Support the Gumbaynggirr Traditional Owners on the frontline by calling on your MP to take urgent action to stop this logging destruction.

Join the fight and email your own state MP to save Nambucca and all native forests from the chopping block.

If you live in the Oxley state electorate make sure to email local Nationals MP Melinda Pavey at

At 10am on Tuesday 19 May 2019 logging trucks again entered one of the few unburnt refuges in Nambucca State Forest at Jack Ridge Road, Nambucca. If you live in the region now is the time to protest legally along boundaries of this forest at logging road entrances.

The 'Protect Nambucca Heads State Forest' group have put out a call for assistance.

Wednesday, 8 April 2020

And now for some good news......

Gayini* (formerly Nimmie-Caira), a property totalling 88,000 hectares of NSW wetland on the Murrumbidgee floodplain was handed back to the Nari Nari people on 20 March 2020.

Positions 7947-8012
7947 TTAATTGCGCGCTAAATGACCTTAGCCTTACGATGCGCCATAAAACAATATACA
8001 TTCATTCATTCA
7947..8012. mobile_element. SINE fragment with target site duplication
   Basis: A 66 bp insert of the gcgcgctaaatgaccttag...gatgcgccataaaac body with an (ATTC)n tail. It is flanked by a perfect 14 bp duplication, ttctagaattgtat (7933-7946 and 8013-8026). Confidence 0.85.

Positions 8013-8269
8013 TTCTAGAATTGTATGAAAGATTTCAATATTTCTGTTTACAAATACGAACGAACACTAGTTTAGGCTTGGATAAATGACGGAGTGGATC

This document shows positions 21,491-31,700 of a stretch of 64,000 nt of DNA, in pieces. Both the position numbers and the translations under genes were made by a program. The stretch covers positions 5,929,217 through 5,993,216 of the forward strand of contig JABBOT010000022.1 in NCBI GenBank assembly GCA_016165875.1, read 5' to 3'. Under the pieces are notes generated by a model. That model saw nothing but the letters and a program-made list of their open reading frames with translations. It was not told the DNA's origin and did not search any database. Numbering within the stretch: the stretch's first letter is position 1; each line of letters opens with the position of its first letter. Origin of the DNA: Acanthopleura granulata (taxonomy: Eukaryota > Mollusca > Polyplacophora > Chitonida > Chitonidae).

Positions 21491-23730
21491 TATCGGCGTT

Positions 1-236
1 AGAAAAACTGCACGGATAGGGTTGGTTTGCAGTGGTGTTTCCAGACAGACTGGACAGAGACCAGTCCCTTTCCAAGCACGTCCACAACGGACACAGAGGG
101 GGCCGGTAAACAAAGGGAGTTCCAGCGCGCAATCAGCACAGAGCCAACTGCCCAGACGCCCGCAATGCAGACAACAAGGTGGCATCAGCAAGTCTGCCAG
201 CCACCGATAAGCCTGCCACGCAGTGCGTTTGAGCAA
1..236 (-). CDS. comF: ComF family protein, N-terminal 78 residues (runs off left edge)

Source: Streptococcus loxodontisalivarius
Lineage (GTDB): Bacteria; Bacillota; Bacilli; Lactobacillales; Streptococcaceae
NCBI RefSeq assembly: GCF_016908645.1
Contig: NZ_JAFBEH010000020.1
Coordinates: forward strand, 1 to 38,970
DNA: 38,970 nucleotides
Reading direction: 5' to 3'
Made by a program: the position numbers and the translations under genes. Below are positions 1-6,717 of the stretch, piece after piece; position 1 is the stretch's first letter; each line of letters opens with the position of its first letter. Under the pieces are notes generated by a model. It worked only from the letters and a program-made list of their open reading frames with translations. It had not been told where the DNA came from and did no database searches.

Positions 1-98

Gayini is now legally owned by the Nari Nari people who have been its spiritual custodians for at least 50,000 years. 

Gayini is an amalgamation of 19 parcels of land that were purchased in 2013 for $180 million under the Murray-Darling Basin Plan water buyback scheme. 

This property has been co-managed by the Nari Nari Tribal Council since May 2018 as part of a consortium including The Nature Conservancy, the Murray Darling Wetlands Working Group and the Centre for Ecosystem Science at the University of NSW.